[5] Sara E. Pratt, “Devastating Floods in Pakistan,” NASA Earth Observatory, August 31, 2022, https://earthobservatory.nasa.gov/images/150279/devastating-floods-in-pakistan .

[6] Imran Mukhtar, “‘Start my life from zero’: Poor Pakistanis face heavy cost of floods,” Reuters, September 5, 2022, https://www.reuters.com/article/pakistan-floods-climate-aid-idAFL8N3093XX .

[7] NDMA (Pakistan’s National Disaster Management Authority), “Daily SITREP No 116 Dated 7th October, 2022,” https://cms.ndma.gov.pk//storage/app/public/situation-reports/October2022/OpjiVyHZ4mHMKLiCS5do.pdf ; NDMA, “Monsoon 2022 Daily Situation Report No 93,” September 14, 2022, http://cms.ndma.gov.pk/storage/app/public/situation-reports/September2022/lBHvZcghKHlBWMyx7qIM.pdf .

[8] Clement et al., “Groundswell Part II.”

[9] UNHCR (United Nations High Commissioner for Refugees), “UNHCR rushes aid by air and road after Pakistan floods; steps up Afghanistan relief,” September 6, 2022, https://www.unhcr.org/news/briefing/2022/9/6317099f4/unhcr-rushes-aid-air-road-pakistan-floods-steps-afghanistan-relief.html .

[10] Ian Fry, “Report of the Special Rapporteur on the promotion and protection of human rights in the context of climate change,” United Nations General Assembly, July 26, 2022.

[11] IPCC (Intergovernmental Panel on Climate Change), “2022: Climate Change 2022: Impacts, Adaptation, and Vulnerability,” Contribution of Working Group II to the Sixth Assessment Report of the Intergovernmental Panel on Climate Change [H.-O. Pörtner, D.C. Roberts, M. Tignor, E.S. Poloczanska, K. Mintenbeck, A. Alegría, M. Craig, S. Langsdorf, S. Löschke, V. Möller, A. Okem, B. Rama (eds.)]. Cambridge University Press, In Press.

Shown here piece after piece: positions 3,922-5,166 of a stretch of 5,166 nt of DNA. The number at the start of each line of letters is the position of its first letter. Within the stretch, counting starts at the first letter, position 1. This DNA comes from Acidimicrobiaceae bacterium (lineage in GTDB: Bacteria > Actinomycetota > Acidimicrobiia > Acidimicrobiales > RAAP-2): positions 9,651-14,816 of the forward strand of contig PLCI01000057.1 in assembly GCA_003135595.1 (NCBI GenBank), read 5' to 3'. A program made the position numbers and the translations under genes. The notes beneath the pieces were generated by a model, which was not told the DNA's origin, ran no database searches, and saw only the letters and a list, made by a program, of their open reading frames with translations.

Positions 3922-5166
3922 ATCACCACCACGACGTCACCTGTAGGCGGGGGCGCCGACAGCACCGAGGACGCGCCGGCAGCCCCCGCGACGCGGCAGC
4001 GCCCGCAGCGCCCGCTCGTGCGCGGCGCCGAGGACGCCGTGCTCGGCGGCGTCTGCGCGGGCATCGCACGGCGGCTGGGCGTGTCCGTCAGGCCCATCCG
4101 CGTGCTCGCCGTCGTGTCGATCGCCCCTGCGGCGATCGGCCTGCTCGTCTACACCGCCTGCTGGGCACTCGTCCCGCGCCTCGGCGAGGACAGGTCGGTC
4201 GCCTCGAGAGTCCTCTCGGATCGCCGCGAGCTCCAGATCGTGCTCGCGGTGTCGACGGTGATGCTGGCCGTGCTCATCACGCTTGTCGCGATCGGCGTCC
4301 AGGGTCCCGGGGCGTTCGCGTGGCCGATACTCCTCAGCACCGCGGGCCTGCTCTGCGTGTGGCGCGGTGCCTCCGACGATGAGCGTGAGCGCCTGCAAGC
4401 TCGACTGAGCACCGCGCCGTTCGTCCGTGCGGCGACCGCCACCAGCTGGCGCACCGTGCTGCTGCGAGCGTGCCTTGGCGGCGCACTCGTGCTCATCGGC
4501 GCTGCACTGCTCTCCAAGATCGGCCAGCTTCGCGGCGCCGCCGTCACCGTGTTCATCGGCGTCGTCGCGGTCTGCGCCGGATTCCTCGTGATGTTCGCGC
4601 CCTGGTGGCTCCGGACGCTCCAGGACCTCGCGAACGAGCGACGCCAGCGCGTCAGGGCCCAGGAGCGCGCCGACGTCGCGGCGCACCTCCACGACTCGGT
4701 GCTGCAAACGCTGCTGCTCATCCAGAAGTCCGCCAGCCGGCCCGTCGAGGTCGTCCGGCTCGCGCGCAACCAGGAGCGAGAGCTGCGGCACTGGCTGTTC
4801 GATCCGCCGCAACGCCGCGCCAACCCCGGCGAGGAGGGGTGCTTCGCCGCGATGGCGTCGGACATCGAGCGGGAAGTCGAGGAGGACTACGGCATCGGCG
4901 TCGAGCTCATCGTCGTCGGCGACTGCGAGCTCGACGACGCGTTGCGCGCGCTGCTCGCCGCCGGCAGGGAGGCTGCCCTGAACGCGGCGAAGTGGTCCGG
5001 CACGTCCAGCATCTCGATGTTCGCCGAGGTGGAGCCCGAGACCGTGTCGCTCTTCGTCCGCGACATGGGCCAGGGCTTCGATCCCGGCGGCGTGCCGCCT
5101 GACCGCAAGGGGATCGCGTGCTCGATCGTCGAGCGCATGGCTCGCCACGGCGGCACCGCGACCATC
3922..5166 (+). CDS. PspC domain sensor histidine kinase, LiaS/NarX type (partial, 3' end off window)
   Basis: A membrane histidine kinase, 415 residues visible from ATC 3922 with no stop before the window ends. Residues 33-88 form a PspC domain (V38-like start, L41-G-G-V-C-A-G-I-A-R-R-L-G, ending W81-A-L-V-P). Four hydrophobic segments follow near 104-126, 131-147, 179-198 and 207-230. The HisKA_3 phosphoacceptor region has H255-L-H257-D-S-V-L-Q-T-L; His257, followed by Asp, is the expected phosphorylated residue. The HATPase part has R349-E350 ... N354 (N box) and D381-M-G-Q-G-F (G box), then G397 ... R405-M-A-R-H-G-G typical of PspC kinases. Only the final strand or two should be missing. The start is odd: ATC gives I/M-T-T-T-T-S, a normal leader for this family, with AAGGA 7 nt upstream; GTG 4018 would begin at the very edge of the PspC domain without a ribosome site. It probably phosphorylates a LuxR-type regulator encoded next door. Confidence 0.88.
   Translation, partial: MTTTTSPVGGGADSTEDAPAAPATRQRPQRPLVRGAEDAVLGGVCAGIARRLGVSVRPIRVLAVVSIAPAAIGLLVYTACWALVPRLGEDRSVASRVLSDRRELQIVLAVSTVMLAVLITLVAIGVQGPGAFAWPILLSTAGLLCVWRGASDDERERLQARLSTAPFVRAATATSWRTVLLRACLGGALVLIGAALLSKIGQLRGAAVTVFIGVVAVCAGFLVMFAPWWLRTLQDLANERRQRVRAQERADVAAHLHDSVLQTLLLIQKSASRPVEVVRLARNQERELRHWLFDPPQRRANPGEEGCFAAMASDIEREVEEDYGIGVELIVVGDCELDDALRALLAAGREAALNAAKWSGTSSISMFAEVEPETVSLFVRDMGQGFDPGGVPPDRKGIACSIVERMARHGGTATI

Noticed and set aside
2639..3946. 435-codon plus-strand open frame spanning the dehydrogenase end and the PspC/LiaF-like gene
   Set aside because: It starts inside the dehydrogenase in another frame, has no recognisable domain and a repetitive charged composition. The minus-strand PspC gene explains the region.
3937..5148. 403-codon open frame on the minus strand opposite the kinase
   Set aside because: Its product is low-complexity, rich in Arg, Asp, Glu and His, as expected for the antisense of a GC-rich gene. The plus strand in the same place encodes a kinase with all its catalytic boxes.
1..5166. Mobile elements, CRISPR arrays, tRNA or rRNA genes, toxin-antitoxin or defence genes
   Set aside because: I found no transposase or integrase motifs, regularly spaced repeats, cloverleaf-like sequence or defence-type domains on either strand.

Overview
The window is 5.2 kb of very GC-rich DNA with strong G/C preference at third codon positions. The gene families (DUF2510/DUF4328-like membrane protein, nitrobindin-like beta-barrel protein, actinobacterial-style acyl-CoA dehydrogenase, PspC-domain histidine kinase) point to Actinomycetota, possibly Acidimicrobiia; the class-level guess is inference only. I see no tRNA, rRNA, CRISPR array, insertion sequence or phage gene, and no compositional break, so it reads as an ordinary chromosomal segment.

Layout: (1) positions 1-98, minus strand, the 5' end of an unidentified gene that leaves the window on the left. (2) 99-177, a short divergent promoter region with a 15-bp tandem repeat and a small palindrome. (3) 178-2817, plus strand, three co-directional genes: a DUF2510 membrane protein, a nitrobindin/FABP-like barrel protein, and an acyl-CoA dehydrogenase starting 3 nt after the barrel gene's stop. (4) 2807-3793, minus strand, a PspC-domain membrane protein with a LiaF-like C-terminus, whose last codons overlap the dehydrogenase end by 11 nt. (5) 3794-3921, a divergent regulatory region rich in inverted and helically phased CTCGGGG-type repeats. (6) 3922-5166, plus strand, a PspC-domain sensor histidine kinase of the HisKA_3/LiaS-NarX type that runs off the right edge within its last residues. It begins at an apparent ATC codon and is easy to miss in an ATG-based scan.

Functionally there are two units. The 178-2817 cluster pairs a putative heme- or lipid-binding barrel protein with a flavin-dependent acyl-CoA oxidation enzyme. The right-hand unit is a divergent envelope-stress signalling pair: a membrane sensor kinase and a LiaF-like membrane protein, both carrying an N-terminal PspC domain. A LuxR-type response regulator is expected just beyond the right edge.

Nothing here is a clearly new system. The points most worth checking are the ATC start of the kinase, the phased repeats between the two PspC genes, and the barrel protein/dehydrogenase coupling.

[12] S. Nazrul Islam and John Winkel, “Climate Change and Social Inequality,” Working Paper 152, United Nations, Department of Economics and Social Affairs, October 2017, https://www.un.org/esa/desa/papers/2017/wp152_2017.pdf .

[13] Disasters included in this report are geophysical (earthquakes, volcanic eruptions, landslides) and weather-related (storms, floods, wildfires, droughts, landslides, extreme temperatures, cyclones and other storms) events. See IDMC (Internal Displacement Monitoring Centre), Global Report on Internal Displacement (GRID) 2022, May 2022, https://www.internal-displacement.org/publications/2022-global-report-on-internal-displacement .

[14] United Nations, “Water and Climate Change,” n.d. https://www.unwater.org/water-facts/water-and-climate-change .

[15] National Intelligence Council, “Structural Drivers of the Future Demographic Trends: The Future of Migration,” April 2021, https://www.dni.gov/files/images/globalTrends/GT2040/NIC-2021-02486--Future-of-Migration--Unsourced--14May21.pdf .

[16] Leila Mead, “Small Islands, Large Oceans: Voices on the Frontlines of Climate Change,” March 2021, International Institute for Sustainable Development, Brief #15, https://www.iisd.org/system/files/2021-03/still-one-earth-SIDS.pdf .